MILWAUKEE — Wisconsin voters supported a Democratic candidate for the last seven presidential elections — then Donald Trump showed up.
Trump narrowly won Wisconsin by 0.77% over Hillary Clinton in 2016. Democrats are now looking to take back a state they once considered part of the “blue wall.”
Wisconsin, which holds 10 votes in the Electoral College, is set to be one of the most important states in the 2020 presidential election between President Trump and Democratic challenger Joe Biden. FiveThirtyEight says Wisconsin has the third highest chance of being the “tipping-point state,” according to its calculation of states most likely to swing the election.
Former Vice President Biden holds a 6.6% polling lead over Trump in the state, according to an average of polls taken in September compiled by RealClearPolitics. Polls in Wisconsin were much closer in March, but have since moved in favor of Biden in the months following the coronavirus pandemic.
Naomi Brown, a 31-year-old line cook from the Milwaukee suburb Wauwatosa, which historically has voted for both parties but leans Democratic, was laid off due to the coronavirus pandemic. Where candidates stand on economic issues like boosting wages could sway her vote, she says.
“Health care and income inequality are my two biggest issues,” she told MarketWatch. “I was a line cook before I was unemployed due to the coronavirus and made almost twice as much money on unemployment with the $600 bonus than I did as a line cook.”
Brown is like over 20 millions Americans who lost their jobs in months after the coronavirus pandemic. Many are waiting on an extension of benefits or other relief from Congress, which recently reached an impasse on the size of the package.
“Working 40 hours a week at $11 dollars an hour, like I have a daughter. And I’m in the middle of a divorce. I’m barely surviving. It’s ridiculous,” she said.
Biden has proposed a federal minimum wage increase to $15 per hour and Trump has stated that the minimum wage should increase, but thresholds should be decided by the states.
Brown says she is generally interested in “leftist policies,” but doesnt believe Biden has them.
President Trump’s approval rating has remained steady in the 40% range, and while that is low relative to recent incumbent presidents seeking reelection, voters still have a high opinion of Trump’s handling of the economy. Recent polls show that roughly half of all voters approve of the president’s handling of the economy.
But not all voters subscribe to the traditional moniker “the economy, stupid” when it comes to who they support for president. Kurtis Leverentz, a 52-year-old registered Independent who lives in Oak Creek, another Milwaukee suburb that is somewhat liberal relative to the rest of the state, says his motivations are more straightforward.
“I’m sick of hearing about the economy, I’m sick of hearing about jobs, I’m sick of hearing about health care,” Leverentz told MarketWatch. “I judge my vote on character.”
Leverentz, who didn’t vote in the last presidential election, plans on voting for Joe Biden this November. “I don’t know much about Joe, but I know the guy (Trump) running the show now is doing a horrible job.”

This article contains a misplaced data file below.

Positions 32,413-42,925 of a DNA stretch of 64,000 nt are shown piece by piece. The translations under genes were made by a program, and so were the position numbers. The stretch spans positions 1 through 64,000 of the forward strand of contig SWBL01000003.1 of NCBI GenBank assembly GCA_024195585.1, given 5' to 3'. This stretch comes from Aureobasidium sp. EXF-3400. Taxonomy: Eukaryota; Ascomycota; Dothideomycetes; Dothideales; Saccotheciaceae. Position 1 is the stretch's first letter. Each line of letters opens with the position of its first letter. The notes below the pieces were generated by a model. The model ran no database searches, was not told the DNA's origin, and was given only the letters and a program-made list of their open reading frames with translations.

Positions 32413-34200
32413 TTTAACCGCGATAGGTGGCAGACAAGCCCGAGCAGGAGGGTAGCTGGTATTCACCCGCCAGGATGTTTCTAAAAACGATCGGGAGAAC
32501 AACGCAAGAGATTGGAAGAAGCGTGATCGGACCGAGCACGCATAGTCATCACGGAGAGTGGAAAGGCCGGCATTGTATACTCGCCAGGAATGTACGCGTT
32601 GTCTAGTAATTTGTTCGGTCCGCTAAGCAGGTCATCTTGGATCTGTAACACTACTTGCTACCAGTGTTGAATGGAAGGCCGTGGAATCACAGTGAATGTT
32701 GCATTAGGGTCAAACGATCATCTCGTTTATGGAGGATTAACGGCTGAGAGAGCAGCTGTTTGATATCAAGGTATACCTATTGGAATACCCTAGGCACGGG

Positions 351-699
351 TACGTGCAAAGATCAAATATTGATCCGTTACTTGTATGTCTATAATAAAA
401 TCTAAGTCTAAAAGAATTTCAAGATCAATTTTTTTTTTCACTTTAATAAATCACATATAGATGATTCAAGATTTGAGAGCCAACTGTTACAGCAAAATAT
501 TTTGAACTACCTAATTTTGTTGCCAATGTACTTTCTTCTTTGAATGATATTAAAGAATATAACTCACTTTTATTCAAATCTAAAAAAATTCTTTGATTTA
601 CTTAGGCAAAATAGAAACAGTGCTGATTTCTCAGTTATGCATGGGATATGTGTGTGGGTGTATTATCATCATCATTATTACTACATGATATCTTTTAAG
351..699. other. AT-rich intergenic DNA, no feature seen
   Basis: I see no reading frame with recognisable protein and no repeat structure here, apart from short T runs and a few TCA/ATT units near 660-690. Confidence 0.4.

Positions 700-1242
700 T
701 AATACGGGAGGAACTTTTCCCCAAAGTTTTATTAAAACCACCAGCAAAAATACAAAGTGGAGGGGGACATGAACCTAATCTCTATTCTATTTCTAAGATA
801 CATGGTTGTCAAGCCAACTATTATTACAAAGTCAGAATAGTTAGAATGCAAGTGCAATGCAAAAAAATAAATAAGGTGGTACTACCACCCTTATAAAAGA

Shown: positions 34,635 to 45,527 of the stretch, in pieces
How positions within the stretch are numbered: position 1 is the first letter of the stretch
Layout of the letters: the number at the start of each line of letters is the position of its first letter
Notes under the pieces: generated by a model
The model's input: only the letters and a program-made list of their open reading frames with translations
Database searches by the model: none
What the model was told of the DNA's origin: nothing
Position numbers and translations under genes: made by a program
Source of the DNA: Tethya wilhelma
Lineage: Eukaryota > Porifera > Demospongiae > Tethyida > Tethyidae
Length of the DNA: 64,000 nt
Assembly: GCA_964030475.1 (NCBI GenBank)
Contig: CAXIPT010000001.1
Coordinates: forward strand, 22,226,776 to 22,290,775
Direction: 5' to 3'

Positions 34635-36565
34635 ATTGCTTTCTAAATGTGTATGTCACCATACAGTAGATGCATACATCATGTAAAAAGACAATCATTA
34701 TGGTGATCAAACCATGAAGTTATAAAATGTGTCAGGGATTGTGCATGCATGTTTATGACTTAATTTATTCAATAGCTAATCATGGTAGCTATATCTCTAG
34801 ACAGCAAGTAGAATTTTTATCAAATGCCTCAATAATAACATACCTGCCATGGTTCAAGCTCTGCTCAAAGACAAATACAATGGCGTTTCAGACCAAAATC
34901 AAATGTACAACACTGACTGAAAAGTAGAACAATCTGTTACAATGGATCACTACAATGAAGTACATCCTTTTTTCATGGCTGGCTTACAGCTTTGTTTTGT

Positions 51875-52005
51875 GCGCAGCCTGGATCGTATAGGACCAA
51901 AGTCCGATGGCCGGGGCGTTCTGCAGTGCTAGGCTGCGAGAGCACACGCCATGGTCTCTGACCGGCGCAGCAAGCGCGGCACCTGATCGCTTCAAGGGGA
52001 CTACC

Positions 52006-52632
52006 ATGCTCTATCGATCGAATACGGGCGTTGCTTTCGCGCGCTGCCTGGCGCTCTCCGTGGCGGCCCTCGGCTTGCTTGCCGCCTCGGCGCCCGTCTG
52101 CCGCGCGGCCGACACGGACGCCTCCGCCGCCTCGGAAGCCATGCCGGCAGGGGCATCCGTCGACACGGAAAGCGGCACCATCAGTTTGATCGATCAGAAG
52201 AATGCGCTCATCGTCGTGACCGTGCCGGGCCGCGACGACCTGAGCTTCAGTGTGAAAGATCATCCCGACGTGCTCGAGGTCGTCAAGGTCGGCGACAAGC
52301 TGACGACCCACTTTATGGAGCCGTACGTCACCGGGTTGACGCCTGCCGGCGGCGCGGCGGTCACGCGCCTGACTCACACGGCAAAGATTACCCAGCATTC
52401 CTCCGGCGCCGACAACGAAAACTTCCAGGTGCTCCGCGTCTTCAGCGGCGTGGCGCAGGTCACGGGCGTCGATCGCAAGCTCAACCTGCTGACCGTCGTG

Leverentz explained that “truth and accountability” are the main reasons for his support for Biden, saying it’s more important for him that a president set a good example for the next generation.
“One thing I have yet to ever see is any politician mentioning the greater good for the kids growing up in the world. It’s almost a shame to be an American nowadays because where things are headed.”
An average of polls from the last month show that just 27.9% of Americans think the country is going in the right direction, while 65.9% think the U.S. is headed down the wrong track.
Biden has run much of his presidential campaign on his character, even creating a television ad titled “Character.”
“I think if Joe Biden gets in we are all doomed,” Al Smith, a 59-year-old registered Republican, told MarketWatch. “Especially with the second amendment rights he wants to take, he wants to control everybody.”
Joe Biden frequently claims to have “taken on” the National Rifle Association during speeches and rallies, citing a pair of bills he worked on as a member of the Senate which include a background check system bill in 1993, and a 1994 ban on assault weapons and high-capacity magazines.
President Trump has been an outspoken advocate of gun rights since taking office, even speaking at the NRA convention in 2019.
Smith, a transplant from New Jersey who now lives in Oak Creek, was reading David Horowitz’s book BLITZ: Trump Will Smash the Left and Win moments before his interview with MarketWatch.
Smith says he voted for Trump in 2016 and plans to again in November, citing his belief that Biden is seeking too much control.
“He wants to tell everybody to wear a frickin mask and tell everybody what to do,” Smith told MarketWatch.
Biden’s campaign has proposed a nationwide mask mandate if elected president, but it’s unclear if he has the legal authority to do so.
“All the Democratic cities are the ones with the most crimes and the most poverty,” Smith said. “Good luck with that.”